These charming landscape botanicals are from the original edition of a rare and beautifully produced work entitled Der Fruchtbringenden Geselschaft Nahmen, Vorhaben Gemaehide und Woerter. It was published in Frankfurt in 1646 as the manual of the society called “The Fruchtbringenden Gesellschaft”, founded in 1617 by Prince Ludwig of Anhalt-Köthen to improve human virtues and to purify and improve the German language. “The intention was to establish not a brotherhood of poets but a society for the fostering of an elegant language which, serving as a model and extending over the entire German-speaking world, would produce results by example and stimulation. This task the society accomplished brilliantly. It was the prince himself who initiated the members, gave them the insignia of the society in the shape of a medallion hung around the neck, assigned to them the new characteristic names, and immortalized each new member with a picture and a stanza in the society’s manual which appeared in 1646 with engravings by Matthaeus Merian” (Faber du Faur).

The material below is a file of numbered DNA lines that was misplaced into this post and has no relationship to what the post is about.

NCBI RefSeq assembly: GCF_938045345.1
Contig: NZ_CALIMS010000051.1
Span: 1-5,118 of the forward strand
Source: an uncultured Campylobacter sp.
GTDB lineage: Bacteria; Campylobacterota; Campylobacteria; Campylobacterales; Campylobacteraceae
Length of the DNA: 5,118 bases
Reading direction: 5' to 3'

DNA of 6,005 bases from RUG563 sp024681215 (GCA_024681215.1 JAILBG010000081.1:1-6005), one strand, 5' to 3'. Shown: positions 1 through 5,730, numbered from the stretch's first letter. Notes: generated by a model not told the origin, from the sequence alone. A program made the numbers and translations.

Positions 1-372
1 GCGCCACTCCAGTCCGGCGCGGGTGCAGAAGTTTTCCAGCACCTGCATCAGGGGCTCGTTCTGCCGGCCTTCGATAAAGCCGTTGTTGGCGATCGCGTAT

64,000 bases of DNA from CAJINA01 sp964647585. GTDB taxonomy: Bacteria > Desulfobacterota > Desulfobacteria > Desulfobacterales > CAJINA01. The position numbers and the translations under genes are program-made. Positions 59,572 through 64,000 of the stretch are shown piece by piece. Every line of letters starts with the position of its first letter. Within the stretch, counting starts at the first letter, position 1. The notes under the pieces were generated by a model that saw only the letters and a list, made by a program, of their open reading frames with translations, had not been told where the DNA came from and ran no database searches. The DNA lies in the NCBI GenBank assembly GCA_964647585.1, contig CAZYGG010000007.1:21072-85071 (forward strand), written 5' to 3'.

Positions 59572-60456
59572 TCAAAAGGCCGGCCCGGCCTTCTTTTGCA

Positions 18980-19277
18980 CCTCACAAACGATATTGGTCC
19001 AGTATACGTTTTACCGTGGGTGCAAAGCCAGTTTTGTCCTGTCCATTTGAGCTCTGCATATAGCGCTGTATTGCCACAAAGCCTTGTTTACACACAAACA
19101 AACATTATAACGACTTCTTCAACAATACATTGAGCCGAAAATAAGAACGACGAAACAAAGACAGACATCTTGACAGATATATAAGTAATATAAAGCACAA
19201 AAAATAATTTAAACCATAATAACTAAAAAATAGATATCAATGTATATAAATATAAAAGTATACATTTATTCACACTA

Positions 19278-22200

Every plate in this work was engraved by Merian, a topographical artist and engraver; it is his only collection of botanicals Each print features a quaint flower with a background of a German town, garden or countryside. Near the bottom of the page are initials of the member of the society to whom the flower, tree, plant or bush was given as an emblem. Nissen calls the work one of the most beautiful emblem books ever produced. Each print is dated in the lower right corner and has a blank verso. They are on fine chain-lined, watermarked paper that measures 5.75″ by 7.5″.
|5.75 × 7.5 in